The planetarium at Cranbrook Institute of Science is an intimate theater that allows you to explore and experience the universe. It features a state-of-the-art Digistar star projector manufactured by Evans & Sutherland Corp., a company also renowned for its simulation products for aviation and government clients. The Digistar allows star fields and other images to be projected and moved through.
The latest round of upgrades to the planetarium, courtesy of the Michael and Adele Acheson family, offer visitors a 360 degree experience with a 5.1 surround sound system that delivers images three times brighter, crisper and more color-saturated than before. In addition, a new “green” LED lighting system allows the projection of any color in the spectrum and greater visual effects capabilities.
Interested in learning more about astronomy? Would you like to download your own star chart or sundial? The main astronomy resource page contains astronomy resources, local astronomy club information, NASA/JPL mission information, late breaking astronomy news and more!
Explore today's planetatrium program offerings as well as any other special events that might be going on at the Institute of Science! These shows are for general admission visitors. School groups and other groups may attend regularly scheduled public astronomy or entertainment shows, but are limited to 35 people per program. Private astronomy or entertainment shows for up to 75 people can be scheduled weekday mornings and afternoons throughout the school year.
For thousands of years, humankind thought it was the center of the universe. Thanks to our curiosity, imagination, and urge to explore, we now know that planets like Earth are nothing special in the cosmos. The sun is just one ordinary star in our galaxy. With the world’s most powerful telescope we are able to explore more and more of the universe. What we have found so far has surpassed our wildest dreams. Most stars have planets! A huge diversity of worlds is out there, just waiting to be discovered. But despite all of these discoveries, one question remains unanswered. Is there life…out there?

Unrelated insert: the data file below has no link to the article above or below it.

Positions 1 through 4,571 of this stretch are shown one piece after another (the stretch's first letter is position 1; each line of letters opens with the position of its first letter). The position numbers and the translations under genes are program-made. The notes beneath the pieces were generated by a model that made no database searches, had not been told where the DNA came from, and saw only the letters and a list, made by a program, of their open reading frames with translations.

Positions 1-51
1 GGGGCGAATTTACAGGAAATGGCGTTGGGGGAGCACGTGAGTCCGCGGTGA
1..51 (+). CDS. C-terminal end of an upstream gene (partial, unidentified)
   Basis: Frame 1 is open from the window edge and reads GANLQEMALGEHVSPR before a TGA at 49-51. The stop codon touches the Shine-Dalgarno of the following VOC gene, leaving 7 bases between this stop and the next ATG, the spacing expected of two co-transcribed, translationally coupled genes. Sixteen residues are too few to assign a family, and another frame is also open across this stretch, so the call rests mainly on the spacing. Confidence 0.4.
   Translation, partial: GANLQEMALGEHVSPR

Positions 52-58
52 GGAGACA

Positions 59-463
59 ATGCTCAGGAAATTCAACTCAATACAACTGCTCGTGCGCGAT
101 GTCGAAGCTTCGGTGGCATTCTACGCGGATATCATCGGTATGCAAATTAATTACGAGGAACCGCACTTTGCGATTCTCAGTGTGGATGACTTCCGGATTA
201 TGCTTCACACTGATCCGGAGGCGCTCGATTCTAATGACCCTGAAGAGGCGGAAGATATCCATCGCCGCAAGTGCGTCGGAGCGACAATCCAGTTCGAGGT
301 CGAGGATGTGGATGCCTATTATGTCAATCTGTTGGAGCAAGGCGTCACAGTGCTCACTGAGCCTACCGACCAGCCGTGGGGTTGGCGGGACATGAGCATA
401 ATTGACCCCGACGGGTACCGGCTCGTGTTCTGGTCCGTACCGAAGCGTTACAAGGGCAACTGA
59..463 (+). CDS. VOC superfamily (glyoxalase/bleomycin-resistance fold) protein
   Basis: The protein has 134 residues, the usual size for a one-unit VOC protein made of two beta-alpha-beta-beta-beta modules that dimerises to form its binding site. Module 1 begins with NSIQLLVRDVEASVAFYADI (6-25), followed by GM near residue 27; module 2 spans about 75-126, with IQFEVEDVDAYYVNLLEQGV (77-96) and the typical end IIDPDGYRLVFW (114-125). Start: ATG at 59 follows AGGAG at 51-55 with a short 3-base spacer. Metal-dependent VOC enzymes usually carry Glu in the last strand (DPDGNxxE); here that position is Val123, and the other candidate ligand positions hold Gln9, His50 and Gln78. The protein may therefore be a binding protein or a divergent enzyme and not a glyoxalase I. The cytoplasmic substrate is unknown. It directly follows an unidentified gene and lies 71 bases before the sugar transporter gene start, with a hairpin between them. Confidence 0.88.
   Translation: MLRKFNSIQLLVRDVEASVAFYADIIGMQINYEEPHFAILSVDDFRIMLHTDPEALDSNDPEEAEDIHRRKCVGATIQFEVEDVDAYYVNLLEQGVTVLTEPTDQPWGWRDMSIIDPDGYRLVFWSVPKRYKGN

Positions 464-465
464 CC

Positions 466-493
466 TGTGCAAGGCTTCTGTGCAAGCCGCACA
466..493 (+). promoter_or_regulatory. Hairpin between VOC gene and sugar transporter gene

Join us at the Acheson Planetarium for an entertainment show like no other - The Dark Side of the Moon. The eighth album by the English rock band Pink Floyd. Originally released on 1 March 1973, on the label Harvest, it built on ideas explored in the band's earlier recordings and live shows, but departs from instrumental thematic by founding member Syd Barrett. The album explores themes including conflict, greed, the passage of time, and mental illness, the latter partly inspired by Barrett's deteriorating mental state.
This program is usually available every Friday and Saturing evening at 9pm. Please check out our daily planetarium schedule for specific show times and dates.
This is not a laser show.
This program contains explicit lyrics. Parental discretion is advised.
Let It Snow features a new variety of festive classics from Frank Sinatra and Chuck Berry to Burl Ives and Brenda Lee, and includes a stunning multi-media finale by the Trans Siberian Orchestra. The soundtrack is visually enhanced with thematic animation and all-dome scenery in the audiovisual setting of the Acheson Planetarium. The 32-minute program is a fun and entertaining experience for all ages, especially families.
Journey back 2000 years to Bethlehem as we examine the possible scientific explanation for the Star the wise men followed to find the baby Jesus. Using recorded sightings of significant astronomical occurrences during related historical events, we’ll investigate possible dates for the birth of Jesus. We'll see which of these signs in the sky could have been remarkable enough to cause the wise men to travel across the desert from Babylon to Bethlehem just to see a newborn King. This modern retelling of the Christmas story is sure to charm and captivate audiences of all ages.